By Mark Jones
There was, after all, a silver lining for Sonia O’Sullivan.
Despite World and European titles to beat the band, the Olympics had brought nothing but heartache for Ireland’s finest ever woman athlete. But in Sydney last Monday, the good times rolled at last as O’Sullivan raced into history to capture a glorious silver medal in the final of the 5,000 meters.
For a moment, in what turned out to be a fascinating battle of wits, it seemed as if O’Sullivan might even take gold. However, she just failed to catch Romania’s Gabriela Szabo in a nerve-tingling sprint for the line.
It was the first ever Olympic track and field medal won by an Irish woman and it was so richly deserved after the trials and tribulations of both Atlanta and Barcelona in 1992 when O’Sullivan came home empty-handed on both occasions.
On the back of a moderate season in which there were as many disappointments as good moments, O’Sullivan probably even exceeded her own expectations by making it onto the podium. Her time of 14:41.02, a mere 0.23 of a second behind Szabo broke the Irish national record, while the much feared Ethiopian world champion, Gete Wami, had to be content with third place.
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“There was just a hint of disappointment at not winning,” O’Sullivan said, “but there is also a sense of elation which is even greater than I could ever have imagined. There was so much happening out on the track with the Irish flags everywhere that it was very hard to take it all in. But this medal means so much to me that I can’t really put it all into words.”
Now for the gold
With a silver now in the bag, O’Sullivan still has another chance of going one better when she runs in the heats of the 10,000 meters today, Wednesday, with the final scheduled for Saturday.
“The 5,000 has brought me a few steps up the ladder and I’m now upbeat about the 10,000,” she said.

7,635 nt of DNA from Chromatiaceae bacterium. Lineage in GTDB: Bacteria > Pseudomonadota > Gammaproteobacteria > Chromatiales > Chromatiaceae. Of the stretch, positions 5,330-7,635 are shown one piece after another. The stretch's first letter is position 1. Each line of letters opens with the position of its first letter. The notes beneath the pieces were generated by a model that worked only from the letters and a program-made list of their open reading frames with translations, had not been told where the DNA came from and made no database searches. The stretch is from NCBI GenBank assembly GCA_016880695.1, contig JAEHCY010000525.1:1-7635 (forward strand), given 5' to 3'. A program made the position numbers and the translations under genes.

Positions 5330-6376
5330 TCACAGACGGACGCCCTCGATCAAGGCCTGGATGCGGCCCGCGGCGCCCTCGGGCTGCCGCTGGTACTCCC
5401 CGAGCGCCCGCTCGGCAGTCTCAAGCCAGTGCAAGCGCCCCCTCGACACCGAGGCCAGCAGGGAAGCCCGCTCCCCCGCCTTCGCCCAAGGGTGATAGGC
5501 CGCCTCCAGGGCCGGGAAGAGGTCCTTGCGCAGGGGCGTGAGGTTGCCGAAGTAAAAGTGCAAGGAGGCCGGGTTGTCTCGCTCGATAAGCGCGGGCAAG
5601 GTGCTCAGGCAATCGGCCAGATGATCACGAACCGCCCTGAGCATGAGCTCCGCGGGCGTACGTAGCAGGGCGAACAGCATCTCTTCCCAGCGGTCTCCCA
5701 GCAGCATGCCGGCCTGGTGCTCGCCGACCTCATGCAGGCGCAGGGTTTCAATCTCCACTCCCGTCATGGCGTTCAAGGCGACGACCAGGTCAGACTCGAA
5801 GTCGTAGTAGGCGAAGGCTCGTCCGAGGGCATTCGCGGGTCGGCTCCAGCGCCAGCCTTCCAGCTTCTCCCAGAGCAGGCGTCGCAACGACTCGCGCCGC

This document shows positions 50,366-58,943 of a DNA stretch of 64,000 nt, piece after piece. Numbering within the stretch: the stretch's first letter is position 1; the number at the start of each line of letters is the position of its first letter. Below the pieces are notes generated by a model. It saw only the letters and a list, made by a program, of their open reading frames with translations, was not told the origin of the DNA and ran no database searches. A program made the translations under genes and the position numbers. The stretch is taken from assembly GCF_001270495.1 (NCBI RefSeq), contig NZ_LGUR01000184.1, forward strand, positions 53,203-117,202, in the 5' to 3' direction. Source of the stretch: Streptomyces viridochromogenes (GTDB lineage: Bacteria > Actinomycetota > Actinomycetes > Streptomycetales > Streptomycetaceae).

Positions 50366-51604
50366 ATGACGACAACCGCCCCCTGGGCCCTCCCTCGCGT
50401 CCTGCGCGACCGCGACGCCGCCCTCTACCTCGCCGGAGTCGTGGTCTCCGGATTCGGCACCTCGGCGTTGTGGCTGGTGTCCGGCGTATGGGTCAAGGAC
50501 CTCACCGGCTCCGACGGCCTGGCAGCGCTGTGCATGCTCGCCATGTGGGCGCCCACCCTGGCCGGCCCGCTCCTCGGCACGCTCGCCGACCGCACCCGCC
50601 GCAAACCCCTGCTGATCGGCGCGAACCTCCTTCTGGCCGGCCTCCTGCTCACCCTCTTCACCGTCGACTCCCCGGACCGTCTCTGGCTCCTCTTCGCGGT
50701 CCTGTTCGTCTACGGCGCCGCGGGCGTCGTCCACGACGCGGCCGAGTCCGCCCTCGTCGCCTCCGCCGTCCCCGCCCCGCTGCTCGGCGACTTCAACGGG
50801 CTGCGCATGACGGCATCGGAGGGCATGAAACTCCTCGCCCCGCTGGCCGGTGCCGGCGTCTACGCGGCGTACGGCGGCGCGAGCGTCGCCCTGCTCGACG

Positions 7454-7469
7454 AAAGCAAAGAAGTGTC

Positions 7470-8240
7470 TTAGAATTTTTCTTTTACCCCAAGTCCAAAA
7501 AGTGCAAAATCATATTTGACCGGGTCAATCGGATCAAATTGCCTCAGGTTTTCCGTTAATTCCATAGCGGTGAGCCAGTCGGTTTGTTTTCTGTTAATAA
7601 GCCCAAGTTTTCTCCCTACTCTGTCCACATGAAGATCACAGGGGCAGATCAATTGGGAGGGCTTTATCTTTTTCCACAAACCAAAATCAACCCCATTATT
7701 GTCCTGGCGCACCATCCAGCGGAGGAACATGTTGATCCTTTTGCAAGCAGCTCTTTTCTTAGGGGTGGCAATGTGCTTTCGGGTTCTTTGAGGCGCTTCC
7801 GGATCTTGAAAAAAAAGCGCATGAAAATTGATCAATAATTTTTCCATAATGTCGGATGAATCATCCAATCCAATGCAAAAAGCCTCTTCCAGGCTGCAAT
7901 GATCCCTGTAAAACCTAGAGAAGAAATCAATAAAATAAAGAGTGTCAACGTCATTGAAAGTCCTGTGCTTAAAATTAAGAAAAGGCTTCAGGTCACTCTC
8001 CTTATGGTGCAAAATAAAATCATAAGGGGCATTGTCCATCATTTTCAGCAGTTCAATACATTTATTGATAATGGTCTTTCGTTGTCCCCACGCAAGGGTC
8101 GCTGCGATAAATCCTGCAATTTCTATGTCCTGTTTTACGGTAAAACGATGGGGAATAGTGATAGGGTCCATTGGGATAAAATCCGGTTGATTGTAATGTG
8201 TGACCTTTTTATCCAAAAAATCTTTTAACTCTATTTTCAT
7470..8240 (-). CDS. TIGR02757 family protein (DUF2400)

However, for a while during Monday’s emotional final, it seemed as it might be a case of Atlanta all over again as Sonia dropped alarmingly off the pace set by Wami and the second Ethiopian Ayelech Worku.
Approaching the halfway point, O’Sullivan had slipped back to 11th, but as the lap times dropped to 73 seconds, she was able to work her way back into contention.
“I was nearly gone,” she admitted afterwards, “but somehow I got myself back in the race. It’s hard to describe it now, but there were moments which I don’t remember.”
Despite what at one stage appeared to be a fatal lapse of concentration, O’Sullivan grew stronger as the race progressed and soon it emerged that she could erase both the memory of a fourth place in Barcelona and thoughts of the Atlanta disasters.
With the African contingent failing to up the pace, it was left to O’Sullivan and Szabo to contest the two main medals over the final 200 meters. For a couple of seconds, it looked as if Sonia might inch ahead, but Szabo held her lead coming down the straight.
“I don’t think I was really thinking that logically during the last lap. It was all action and I was going as hard as I could. I tried like never before because this was it, no hold back,” she said.
Gold might have eluded Sonia O’Sullivan, but silver was enough for an expectant nation.